MANILA - A possible "failure of intelligence" may have led to the second deadly bombing in less than a week in the southern province of Sultan Kudarat, the Philippine National Police said Monday.
One person was killed and 15 were injured when a bomb ripped through an internet cafe in Isulan, Sultan Kudarat late Sunday. The was a short distance from where an improvised bomb under a motorcycle blew up on August 28, killing 3 and wounding dozens.
"We cannot discount that it may be a failure of intelligence but that would be subject in the conduct of the investigation by local authorities, also in coordination with other security forces in the area," said PNP spokesperson Senior Superintendent Benigno Durana.
Investigators are "looking at local terrorists as the ones responsible for this latest cowardly attack," and are piecing together witness accounts and physical evidence, he told ANC.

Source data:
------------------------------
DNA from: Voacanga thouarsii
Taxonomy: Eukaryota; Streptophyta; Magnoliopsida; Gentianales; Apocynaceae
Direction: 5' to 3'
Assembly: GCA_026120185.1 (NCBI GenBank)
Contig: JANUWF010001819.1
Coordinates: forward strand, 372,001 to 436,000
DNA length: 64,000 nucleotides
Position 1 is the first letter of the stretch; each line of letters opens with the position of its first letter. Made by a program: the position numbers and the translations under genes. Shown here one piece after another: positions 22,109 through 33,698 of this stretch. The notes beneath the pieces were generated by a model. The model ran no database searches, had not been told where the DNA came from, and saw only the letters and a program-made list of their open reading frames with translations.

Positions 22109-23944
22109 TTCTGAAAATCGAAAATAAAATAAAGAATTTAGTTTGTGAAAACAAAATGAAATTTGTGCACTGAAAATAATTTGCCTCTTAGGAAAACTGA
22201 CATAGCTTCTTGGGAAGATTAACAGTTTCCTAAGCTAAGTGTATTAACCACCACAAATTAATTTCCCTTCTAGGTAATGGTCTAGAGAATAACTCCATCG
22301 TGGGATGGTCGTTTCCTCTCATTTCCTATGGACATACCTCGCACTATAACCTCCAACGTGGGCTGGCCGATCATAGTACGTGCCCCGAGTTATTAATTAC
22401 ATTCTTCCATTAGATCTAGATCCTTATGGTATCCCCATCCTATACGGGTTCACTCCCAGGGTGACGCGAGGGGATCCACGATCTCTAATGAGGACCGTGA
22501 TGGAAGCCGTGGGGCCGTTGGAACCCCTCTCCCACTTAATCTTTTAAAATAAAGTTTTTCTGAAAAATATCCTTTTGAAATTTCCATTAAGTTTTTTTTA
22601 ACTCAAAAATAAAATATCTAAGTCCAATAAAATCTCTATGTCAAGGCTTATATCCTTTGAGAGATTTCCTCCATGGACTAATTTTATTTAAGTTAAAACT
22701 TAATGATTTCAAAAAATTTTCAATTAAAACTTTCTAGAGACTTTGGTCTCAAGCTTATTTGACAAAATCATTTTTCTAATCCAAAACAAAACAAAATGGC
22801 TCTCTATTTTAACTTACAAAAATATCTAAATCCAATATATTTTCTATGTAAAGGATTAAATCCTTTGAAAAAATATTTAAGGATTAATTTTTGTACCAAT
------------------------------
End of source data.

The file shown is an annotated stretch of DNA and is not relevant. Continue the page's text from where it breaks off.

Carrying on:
Aside from its location, police have yet to find a link between the incident and the first bombing, which was claimed by the Islamic State.
It was "highly likely" that the pro-IS Bangsamoro Islamic Freedom Fighters (BIFF) plotted the August 28 attack in retaliation for state offensives, the military earlier said.
MARTIAL LAW EXTENSION?
President Rodrigo Duterte put Mindanao under martial rule until the end of this year after pro-IS militants seized the southern city of Marawi last year.
Durana rejected speculations that the bombings were part of a plot to justify the extension of military rule in the area.
"This kind of incident, this kind of attack will not be coming from the government just to justify the extension of martial law. It's a stretch of an idea if you say that [in] this attack, the government is responsible," he said.
Police have intensified checkpoints and intelligence efforts in the south, he added.
The police chiefs of Sultan Kudarat province and Isulan town were also sacked over the bombings.
The Sultan Kudarat attacks follow the Duterte government enacting a law to create greater autonomy for the Muslim minority in the south and which is hoped will help end the decades-long conflict there.